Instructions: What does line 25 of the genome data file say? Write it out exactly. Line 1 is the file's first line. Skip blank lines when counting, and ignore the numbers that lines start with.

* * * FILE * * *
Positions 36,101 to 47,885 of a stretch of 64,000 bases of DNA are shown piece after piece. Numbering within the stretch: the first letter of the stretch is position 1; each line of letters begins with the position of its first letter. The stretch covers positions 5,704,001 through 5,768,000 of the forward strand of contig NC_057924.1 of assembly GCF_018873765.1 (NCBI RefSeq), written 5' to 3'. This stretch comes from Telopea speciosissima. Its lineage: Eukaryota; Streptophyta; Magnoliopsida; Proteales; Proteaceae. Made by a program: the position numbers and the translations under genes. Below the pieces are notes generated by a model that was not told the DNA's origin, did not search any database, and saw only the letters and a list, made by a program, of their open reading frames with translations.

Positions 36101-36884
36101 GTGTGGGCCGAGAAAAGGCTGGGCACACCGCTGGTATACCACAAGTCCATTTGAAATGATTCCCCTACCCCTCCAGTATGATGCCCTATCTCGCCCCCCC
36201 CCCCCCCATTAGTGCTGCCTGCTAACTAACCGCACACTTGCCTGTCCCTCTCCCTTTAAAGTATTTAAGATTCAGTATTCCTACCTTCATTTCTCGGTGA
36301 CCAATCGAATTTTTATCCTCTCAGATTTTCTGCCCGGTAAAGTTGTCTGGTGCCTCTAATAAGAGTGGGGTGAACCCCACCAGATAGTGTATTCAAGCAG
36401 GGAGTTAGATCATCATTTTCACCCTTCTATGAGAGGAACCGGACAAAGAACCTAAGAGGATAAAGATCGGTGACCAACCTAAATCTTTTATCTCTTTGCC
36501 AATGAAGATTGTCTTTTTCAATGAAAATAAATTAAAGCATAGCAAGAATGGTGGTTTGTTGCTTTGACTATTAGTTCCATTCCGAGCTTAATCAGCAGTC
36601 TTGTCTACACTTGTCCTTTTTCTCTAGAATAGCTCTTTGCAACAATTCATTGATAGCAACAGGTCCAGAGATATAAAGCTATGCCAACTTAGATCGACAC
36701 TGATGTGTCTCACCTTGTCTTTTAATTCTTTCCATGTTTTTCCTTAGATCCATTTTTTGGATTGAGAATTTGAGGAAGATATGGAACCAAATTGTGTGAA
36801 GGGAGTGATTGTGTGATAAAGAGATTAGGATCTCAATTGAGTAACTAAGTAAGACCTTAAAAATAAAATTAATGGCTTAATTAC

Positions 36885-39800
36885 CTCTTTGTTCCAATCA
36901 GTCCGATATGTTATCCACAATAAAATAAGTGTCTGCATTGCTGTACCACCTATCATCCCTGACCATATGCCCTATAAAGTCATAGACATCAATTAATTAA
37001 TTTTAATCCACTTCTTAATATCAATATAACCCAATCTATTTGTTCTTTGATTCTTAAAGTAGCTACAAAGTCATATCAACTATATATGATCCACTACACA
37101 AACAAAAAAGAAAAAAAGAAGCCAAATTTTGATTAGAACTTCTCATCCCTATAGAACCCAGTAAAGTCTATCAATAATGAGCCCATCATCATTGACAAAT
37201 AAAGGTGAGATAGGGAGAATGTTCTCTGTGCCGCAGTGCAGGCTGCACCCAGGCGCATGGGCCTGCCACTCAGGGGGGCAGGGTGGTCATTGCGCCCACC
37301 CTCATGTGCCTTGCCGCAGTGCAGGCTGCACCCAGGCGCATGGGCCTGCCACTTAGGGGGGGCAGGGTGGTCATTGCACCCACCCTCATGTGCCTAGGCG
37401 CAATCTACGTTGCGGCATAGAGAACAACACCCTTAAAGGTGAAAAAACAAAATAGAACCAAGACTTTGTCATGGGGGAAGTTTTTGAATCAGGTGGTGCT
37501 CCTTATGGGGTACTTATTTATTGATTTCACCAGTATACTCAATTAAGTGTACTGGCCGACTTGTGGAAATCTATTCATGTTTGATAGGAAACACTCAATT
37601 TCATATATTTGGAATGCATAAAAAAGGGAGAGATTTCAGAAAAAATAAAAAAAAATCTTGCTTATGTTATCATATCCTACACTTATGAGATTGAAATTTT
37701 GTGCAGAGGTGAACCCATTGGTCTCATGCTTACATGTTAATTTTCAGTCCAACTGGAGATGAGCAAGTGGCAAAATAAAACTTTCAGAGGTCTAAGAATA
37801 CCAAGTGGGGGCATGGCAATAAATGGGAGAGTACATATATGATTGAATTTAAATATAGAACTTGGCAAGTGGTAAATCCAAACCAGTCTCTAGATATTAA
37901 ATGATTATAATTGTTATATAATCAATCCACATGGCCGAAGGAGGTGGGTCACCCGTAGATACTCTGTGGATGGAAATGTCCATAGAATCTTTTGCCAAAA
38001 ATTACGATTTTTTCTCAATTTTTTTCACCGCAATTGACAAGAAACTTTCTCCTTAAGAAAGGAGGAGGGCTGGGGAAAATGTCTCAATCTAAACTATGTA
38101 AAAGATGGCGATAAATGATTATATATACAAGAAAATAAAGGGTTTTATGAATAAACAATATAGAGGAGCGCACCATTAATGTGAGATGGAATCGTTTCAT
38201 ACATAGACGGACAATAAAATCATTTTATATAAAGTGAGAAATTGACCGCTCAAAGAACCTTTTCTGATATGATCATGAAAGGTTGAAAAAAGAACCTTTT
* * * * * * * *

38101 AAAGATGGCGATAAATGATTATATATACAAGAAAATAAAGGGTTTTATGAATAAACAATATAGAGGAGCGCACCATTAATGTGAGATGGAATCGTTTCAT